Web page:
US embassy celebrates Black History

SHARE   |   Sunday, 22 February 2015   |   By Keitebe Kgosikebatho
Miller during the official opening of the 11th Black History month film festival Miller during the official opening of the 11th Black History month film festival

Young Batswana have been urged to take leaf from the struggle of African American and the black history in America in their quest to succeed and become better leaders. The University of Botswana Faculty of English in conjunction with the United States Embassy in Botswana   have organised a three day black History Month celebrations at the University where the history of Black Americans will be celebrated through a film festival  and  literature display.
The Head of English Department Professor Arua Arua implored the small crowd of students who gathered for the opening of the film festival on Monday at the University of Botswana to never give up on their dreams and always strive to make a difference in other people’s lives. “Try to make something  out of your lives, even if you do not come out as another Barack Obama, do the  little you can,” said Arua.
U.S Ambassador to Botswana Earl Miller said it is during Black History Month that America takes time to think about the country’s history and the progress made. “From slavery, to the civil rights movement, to the first black President of the United States – this history gives us hope for the future.  At the heart of American ideals is the belief that regardless of your past or the circumstances of your birth, each person deserves the opportunity to achieve his or her potential, “said Miller.
Miller highlighted the value of peaceful protests, activism, organizing, saying it reminds society, that without debate, a society cannot learn and grow from the experiences of its people.  “And, only through inclusion, can a society take full advantage of the talents and aspirations of its people, “he said.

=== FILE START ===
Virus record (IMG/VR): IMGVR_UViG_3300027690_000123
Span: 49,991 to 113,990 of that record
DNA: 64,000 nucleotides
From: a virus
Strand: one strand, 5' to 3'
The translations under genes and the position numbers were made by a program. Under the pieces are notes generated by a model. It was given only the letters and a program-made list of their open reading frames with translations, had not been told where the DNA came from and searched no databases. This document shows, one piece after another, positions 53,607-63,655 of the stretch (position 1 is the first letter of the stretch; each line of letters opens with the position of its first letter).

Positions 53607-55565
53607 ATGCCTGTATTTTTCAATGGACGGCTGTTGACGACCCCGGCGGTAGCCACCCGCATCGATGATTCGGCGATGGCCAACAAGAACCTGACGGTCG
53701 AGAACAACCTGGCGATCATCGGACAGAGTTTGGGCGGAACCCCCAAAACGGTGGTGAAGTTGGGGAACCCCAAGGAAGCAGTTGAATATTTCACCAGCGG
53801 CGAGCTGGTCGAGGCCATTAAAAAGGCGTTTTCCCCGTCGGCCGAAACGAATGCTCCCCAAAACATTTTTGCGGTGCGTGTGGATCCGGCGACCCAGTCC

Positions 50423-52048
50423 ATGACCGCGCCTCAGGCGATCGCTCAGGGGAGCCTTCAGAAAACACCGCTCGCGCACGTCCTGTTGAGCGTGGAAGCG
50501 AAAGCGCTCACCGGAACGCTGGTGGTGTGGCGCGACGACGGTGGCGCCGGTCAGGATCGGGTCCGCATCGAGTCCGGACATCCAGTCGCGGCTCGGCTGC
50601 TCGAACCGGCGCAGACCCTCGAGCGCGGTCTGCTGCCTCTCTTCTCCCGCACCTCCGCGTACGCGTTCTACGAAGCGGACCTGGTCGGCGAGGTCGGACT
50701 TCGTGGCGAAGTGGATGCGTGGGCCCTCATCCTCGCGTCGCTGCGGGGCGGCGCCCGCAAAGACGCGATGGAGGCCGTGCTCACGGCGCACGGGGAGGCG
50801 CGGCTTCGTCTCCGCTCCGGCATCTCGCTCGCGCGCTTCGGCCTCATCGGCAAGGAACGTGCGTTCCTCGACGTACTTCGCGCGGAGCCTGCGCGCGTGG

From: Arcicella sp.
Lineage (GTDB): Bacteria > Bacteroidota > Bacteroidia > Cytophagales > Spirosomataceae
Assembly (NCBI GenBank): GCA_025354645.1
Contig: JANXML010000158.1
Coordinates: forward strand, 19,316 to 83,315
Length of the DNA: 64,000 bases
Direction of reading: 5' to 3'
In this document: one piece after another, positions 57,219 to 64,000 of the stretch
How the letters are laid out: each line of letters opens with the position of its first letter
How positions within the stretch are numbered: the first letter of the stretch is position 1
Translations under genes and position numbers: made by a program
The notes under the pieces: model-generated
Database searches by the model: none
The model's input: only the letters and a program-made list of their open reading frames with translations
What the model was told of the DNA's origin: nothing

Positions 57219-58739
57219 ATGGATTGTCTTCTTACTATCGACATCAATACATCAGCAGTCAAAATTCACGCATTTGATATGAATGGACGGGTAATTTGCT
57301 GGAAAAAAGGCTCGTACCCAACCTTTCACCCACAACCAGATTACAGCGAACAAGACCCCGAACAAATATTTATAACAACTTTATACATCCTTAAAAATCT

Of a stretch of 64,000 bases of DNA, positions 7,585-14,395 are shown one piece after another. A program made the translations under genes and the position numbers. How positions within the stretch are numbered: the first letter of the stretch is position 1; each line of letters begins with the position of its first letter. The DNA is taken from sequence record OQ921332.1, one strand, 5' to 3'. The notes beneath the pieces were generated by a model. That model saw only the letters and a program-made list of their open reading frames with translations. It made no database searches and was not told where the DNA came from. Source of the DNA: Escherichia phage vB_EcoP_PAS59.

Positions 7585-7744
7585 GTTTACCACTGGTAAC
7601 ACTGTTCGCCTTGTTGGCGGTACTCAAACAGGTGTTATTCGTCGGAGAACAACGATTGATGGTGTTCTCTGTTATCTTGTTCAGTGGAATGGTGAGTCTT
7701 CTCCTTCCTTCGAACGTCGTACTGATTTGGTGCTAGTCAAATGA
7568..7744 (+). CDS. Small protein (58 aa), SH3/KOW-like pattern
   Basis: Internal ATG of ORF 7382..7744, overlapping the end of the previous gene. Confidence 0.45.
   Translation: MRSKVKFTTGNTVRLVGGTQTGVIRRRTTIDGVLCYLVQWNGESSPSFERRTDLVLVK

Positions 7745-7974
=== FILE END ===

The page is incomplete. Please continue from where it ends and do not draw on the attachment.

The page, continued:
This year’s theme  is “A Century of Black Life, History, and Culture” which Ambassador Miller says it  highlights the essential role people of African descent in America have had in shaping world politics and social movements, as well as music, art, literature and sports. “This year, we celebrate the transformation that has occurred since that first commemoration 100 years ago.  This transformation of American society is the product of great effort and tremendous human spirit by people who knew their story matters,” he said.
Films that were part of the festival include the short documentary Barack Obama- His Story, which is  about the life of the current U.S President from his days as an  Illinois senator  through his  campaign to be the Democratic party's candidate to the poll up until his win.  The Montgomery Bus boycott  is a documentary which follows the life of Rosa Parks, who by refusing to sit at the back of a segregated bus in 1955, put into motion a series of events that sparked the civil rights movement in the United States and who alongside Dr. Martin Luther King Jr. and others changed history .The movie 12 Years a Slave, which tells the story of one  Solomon Northup, a free African-American man,  who was  kidnapped in Washington, D.C, in 1841 and sold into slavery was also part of the line-up.
This is the eleventh year the United States Embassy has partnered with the University of Botswana to celebrate the achievements and contributions of African Americans to the United States and the world.

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